• Kauppila, Esa; Vanninen, Esko; Kaurijoki, Salla; Karhunen, Leila; Pietiläinen, Kirsi Hannele; Rissanen, Aila; Tiihonen, Jari; Pesonen, Ullamari; Kaprio, Jaakko (2013)
  • Aro, Aapo L.; Rusinaru, Carmen; Uy-Evanado, Audrey; Reinier, Kyndaron; Phan, Derek; Gunson, Karen; Jui, Jonathan; Chugh, Sumeet S. (2017)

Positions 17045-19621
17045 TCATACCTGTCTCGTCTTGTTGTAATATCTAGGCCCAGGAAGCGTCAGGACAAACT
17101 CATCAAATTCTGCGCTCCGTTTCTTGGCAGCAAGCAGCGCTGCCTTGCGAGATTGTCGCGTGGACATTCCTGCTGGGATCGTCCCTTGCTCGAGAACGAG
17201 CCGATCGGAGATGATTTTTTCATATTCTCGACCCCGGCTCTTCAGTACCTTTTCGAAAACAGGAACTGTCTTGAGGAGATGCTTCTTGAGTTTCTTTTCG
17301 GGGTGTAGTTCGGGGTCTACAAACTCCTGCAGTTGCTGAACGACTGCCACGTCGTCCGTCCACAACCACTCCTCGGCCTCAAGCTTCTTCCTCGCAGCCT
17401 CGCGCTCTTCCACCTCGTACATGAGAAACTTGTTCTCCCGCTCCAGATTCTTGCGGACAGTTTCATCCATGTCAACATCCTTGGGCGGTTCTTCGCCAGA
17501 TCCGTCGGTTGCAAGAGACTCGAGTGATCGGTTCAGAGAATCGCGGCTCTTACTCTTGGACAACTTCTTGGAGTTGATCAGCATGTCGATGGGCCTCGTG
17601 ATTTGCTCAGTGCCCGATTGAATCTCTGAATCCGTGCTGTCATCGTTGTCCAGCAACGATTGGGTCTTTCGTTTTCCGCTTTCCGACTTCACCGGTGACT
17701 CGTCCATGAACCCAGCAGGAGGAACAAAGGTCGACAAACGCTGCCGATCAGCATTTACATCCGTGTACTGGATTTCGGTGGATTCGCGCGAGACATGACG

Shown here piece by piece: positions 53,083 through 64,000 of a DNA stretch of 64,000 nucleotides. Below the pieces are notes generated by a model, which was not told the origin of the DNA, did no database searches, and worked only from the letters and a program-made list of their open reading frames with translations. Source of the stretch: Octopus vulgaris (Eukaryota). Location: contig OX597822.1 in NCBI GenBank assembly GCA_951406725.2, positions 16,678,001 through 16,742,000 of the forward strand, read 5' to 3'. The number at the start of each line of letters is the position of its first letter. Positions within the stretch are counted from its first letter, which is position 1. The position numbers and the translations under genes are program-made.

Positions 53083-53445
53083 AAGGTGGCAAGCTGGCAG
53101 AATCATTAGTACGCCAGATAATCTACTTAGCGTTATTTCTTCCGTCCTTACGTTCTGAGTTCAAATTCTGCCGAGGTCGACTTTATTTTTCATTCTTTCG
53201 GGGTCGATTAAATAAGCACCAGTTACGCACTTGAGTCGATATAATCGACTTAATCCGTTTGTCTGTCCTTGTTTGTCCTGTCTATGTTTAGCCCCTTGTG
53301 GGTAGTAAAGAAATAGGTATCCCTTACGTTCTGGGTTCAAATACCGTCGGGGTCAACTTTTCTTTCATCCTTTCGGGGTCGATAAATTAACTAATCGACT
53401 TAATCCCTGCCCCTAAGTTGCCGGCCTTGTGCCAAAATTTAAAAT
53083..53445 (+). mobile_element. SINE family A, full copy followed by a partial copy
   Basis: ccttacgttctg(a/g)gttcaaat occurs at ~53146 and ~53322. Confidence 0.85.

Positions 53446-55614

Background: Syncope has been associated with increased risk of sudden cardiac arrest (SCA) in specific patient populations, such as hypertrophic cardiomyopathy, heart failure, and long QT syndrome, but data are lacking on the risk of SCA associated with syncope among patients with coronary artery disease (CAD), the most common cause of SCA. We investigated this association among CAD patients in the community. Methods: All cases of SCA due to CAD were prospectively identified in Portland, Oregon (population approximately 1 million) as part of the Oregon Sudden Unexpected Death Study 2002-2015, and compared to geographical controls. Detailed clinical information including history of syncope and cardiac investigations was obtained from medical records. Results: 2119 SCA cases (68.4 +/- 13.8 years, 66.9% male) and 746 controls (66.7 +/- 11.7 years, 67.0% male) were included in the analysis. 143 (6.8%) of cases had documented syncope prior to the SCA. SCA cases with syncope were > 5 years older and had more comorbidities than other SCA cases. After adjusting for clinical factors and left ventricular ejection fraction (LVEF), syncope was associated with increased risk of SCA (OR 2.8; 95%CI 1.68-4.85). When analysis was restricted to subjects with LVEF >= 50%, the risk of SCA associated with syncope remained significantly elevated (adjusted OR 3.1; 95%CI 1.68-5.79). Conclusions: Syncope was associated with increased risk of SCA in CAD patients even with preserved LV function. These findings suggest a role for this clinical marker among patients with CAD and normal LVEF, a large subgroup without any current means of SCA risk stratification. (C) 2016 Published by Elsevier Ireland Ltd.